Earlier this year more than 20 people contracted measles in an outbreak traced to the Melbourne suburb of Brunswick, an area where vaccination rates have fallen below the recommended 95 per cent.
Among those infected were two primary school students, leading their school’s administrators to keep home dozens of students without proper immunisations.
Teachers who couldn’t prove their immunity were also told not to come into work.
Given the current, very necessary push to ensure children are protected from vaccine-preventable diseases, we wondered, what about their teachers?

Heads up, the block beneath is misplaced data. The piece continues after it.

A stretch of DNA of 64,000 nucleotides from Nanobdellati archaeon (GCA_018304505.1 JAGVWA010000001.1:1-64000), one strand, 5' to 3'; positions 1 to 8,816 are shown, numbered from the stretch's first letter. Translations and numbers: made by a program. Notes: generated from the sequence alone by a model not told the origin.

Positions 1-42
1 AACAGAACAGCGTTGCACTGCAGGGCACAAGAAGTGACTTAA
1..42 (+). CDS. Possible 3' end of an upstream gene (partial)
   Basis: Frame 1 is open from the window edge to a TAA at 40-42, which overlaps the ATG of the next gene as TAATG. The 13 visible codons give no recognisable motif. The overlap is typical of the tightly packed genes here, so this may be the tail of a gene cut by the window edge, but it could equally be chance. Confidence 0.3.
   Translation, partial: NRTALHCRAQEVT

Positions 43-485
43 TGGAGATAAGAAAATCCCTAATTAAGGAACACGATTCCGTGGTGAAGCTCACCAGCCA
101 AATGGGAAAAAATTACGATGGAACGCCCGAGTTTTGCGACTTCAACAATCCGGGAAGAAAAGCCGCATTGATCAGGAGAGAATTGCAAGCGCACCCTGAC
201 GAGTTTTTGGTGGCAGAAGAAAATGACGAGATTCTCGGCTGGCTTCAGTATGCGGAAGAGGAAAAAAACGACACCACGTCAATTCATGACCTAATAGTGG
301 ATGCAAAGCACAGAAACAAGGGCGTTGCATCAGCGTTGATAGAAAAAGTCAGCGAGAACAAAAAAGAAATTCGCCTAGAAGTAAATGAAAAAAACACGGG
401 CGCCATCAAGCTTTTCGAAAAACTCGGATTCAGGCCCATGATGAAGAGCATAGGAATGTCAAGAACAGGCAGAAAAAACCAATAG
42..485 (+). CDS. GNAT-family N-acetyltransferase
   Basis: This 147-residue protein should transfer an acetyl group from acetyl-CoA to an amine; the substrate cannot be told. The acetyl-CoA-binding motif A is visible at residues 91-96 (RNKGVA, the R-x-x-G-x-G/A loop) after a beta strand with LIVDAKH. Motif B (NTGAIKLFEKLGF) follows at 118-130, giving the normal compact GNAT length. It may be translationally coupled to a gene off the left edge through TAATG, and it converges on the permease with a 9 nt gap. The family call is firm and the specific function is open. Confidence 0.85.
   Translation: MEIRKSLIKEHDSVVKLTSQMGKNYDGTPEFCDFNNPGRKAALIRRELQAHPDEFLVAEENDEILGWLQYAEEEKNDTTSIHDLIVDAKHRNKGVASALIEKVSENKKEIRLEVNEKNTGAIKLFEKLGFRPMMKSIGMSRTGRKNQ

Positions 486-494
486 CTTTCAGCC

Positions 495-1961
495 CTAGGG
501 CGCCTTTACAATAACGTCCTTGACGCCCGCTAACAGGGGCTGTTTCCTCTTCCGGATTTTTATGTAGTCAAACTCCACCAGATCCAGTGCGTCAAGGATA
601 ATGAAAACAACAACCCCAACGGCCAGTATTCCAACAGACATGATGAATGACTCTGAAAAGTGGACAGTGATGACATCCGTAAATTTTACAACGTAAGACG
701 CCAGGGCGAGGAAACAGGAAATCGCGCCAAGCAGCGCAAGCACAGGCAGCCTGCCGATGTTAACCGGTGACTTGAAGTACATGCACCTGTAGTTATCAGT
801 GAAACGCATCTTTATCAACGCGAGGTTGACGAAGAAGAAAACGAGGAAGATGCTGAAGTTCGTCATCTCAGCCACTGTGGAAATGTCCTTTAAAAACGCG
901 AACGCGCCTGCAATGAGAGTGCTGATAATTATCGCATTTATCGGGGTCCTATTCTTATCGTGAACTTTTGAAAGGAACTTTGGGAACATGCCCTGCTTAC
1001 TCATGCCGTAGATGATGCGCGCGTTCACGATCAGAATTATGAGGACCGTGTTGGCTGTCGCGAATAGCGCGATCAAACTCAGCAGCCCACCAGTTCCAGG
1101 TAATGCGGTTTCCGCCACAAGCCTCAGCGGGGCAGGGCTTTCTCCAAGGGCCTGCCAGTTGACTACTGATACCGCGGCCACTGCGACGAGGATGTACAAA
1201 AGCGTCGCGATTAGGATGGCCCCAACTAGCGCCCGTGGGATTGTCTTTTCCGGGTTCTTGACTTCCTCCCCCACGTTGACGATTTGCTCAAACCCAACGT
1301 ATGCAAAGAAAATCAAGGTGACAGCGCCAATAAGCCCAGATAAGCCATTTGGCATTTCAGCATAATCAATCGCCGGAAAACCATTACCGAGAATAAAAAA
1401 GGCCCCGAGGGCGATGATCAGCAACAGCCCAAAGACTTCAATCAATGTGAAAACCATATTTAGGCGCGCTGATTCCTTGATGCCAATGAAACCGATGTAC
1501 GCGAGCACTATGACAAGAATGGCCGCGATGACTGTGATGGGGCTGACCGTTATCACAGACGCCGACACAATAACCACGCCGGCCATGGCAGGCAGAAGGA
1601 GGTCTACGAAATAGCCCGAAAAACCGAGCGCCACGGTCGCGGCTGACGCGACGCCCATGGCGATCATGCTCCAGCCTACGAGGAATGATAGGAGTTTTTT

Do teachers need to be immunised? If not, why not?
A NSW Health reminder for parents to “save the date” and vaccinate:
As it turns out, there’s no national or state-level rules mandating teachers or childcare workers be immunised.
There are, however, recommendations.
A spokesperson from the New South Wales Department of Education confirmed the state “does not have vaccination requirements for teachers”.
Nor are their such requirements in Victoria.
In Western Australia, “vaccinations are strongly recommended but not mandatory” and seasonal vaccines, such as for influenza are subsidised, according to a spokesperson from their Department of Education.